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Spofford, New Hampshire, United States
Jeff Newcomer had been a physician practicing in New Hampshire and Vermont for over 30 years. Over that time, as a member of the Conservation Commission in his home of Chesterfield New Hampshire, he has used his photography to promote the protection and appreciation of the town's wild lands. In recent years he has been transitioning his focus from medicine to photography, writing and teaching. Jeff enjoys photographing throughout New England, but has concentrated on the Monadnock Region and southern Vermont and has had a long term artistic relationship with Mount Monadnock. He is a featured artist in a number of local galleries and his work is often seen in regional print, web publications and in business installations throughout the country. For years Jeff has published a calendar celebrating the beauty of The New England country-side in all seasons. All of the proceeds from his New England Reflections Calendar have gone to support the Pulmonary Rehabilitation Program at the Cheshire Medical Center. Jeff has a strong commitment to sharing his excitement about the special beauty of our region and publishes a blog about photography in New England.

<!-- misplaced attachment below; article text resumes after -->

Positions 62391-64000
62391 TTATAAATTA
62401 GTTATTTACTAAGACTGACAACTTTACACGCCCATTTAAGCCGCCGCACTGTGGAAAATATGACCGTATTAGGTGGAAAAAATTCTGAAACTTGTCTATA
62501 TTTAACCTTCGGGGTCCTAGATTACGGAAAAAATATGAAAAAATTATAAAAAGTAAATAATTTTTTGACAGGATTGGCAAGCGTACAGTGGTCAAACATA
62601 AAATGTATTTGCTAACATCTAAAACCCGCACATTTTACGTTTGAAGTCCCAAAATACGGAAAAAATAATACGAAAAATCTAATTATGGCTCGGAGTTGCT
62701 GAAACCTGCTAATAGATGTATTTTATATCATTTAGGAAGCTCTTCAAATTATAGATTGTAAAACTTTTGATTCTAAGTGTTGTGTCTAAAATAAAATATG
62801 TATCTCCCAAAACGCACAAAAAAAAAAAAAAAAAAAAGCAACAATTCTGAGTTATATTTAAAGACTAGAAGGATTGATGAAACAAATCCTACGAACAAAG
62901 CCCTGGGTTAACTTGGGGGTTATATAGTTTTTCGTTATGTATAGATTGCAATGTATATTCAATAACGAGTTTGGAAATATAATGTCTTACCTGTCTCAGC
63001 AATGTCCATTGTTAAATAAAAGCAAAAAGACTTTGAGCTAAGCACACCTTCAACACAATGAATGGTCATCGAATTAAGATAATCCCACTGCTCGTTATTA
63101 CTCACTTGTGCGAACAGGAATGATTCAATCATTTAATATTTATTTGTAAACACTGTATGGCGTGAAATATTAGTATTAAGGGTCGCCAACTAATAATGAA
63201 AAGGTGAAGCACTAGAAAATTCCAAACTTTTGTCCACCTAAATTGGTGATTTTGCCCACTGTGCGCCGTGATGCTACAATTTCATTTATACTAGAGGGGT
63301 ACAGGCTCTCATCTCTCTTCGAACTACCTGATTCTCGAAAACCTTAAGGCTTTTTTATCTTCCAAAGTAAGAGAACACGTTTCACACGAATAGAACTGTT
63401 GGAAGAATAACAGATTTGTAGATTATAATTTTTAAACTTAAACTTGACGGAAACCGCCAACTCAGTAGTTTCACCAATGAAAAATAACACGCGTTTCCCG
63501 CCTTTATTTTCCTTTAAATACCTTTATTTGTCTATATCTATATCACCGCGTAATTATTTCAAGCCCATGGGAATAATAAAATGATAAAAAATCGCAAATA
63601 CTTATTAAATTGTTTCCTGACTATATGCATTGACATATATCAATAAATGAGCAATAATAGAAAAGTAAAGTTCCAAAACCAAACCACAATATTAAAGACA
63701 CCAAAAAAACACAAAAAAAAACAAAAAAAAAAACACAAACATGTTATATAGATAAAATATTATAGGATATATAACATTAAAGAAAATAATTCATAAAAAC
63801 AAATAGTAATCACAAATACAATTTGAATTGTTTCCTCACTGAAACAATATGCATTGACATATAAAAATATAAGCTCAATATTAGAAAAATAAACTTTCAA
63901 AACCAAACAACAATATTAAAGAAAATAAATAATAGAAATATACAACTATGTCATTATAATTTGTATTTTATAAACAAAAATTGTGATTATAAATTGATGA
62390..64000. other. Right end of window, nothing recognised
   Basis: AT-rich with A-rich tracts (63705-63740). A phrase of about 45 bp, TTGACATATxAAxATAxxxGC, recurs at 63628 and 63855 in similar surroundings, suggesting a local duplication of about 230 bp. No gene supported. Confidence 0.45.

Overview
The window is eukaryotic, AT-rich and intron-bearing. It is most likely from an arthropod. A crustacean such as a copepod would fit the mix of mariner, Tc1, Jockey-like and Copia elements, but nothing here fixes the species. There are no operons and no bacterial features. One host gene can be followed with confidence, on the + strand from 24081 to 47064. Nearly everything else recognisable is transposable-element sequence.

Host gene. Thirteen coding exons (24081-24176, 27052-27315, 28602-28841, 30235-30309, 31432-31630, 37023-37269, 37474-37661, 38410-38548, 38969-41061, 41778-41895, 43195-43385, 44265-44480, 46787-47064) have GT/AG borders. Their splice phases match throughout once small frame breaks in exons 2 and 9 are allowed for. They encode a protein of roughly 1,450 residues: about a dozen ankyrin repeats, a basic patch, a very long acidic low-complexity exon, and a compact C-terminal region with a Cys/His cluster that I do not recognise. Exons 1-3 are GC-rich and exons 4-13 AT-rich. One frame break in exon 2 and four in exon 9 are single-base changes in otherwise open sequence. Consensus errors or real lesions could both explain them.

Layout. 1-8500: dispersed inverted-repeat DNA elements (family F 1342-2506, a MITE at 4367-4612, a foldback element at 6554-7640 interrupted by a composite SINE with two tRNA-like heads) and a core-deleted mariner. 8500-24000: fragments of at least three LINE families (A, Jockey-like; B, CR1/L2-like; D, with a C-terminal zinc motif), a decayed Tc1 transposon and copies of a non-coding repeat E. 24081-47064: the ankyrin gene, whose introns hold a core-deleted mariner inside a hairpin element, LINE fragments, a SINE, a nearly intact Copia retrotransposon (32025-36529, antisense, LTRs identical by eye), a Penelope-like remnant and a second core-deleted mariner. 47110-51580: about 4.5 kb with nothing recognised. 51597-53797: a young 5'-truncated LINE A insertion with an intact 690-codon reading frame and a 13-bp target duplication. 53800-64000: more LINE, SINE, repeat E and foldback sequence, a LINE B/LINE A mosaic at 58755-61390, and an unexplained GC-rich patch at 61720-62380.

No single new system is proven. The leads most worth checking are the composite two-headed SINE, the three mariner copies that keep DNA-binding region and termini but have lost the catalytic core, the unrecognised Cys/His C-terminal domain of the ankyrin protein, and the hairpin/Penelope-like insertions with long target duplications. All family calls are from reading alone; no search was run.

Sunday, May 4, 2014

Pulpit Falls (Finally)

A Worthy Quest


Ok, one of the problems with New England photography is that even the most famous locations can be difficult to find.  To a degree
NOT the real Pulpit Falls
part of the fun of the search is the inevitability that I will miss the mark from time to time.  As they say, “If it was easy, everyone would do it”.  A couple of weeks ago I wrote an article about my search for Pulpit Falls in Winchester, New Hampshire.  I had explored the woods off Route 10 on two occasions earlier this spring and struggled with vague descriptions and deep snow.  I came across a spot on Pauchaug Brook that
seemed to match most of the descriptions that I had found on the web, but I still had questions.  The falls seemed smaller than I expected and they were too close to the road.  Some explorers, like Kris of Wicked Dark Photography, described a deep gorge leading to the falls and that didn’t in any way match what I had found.  Thank goodness I titled my article “Finding Pulpit Falls, Possibly”, because, as I discovered last weekend, I wasn’t even close. In retrospect, my final conclusion in the article was appropriate, “… until I can get back to explore when the snow has cleared, all I can say is that I was sure I had found the right starting point and I may have found Pulpit Falls”.


Pulpit's First Drop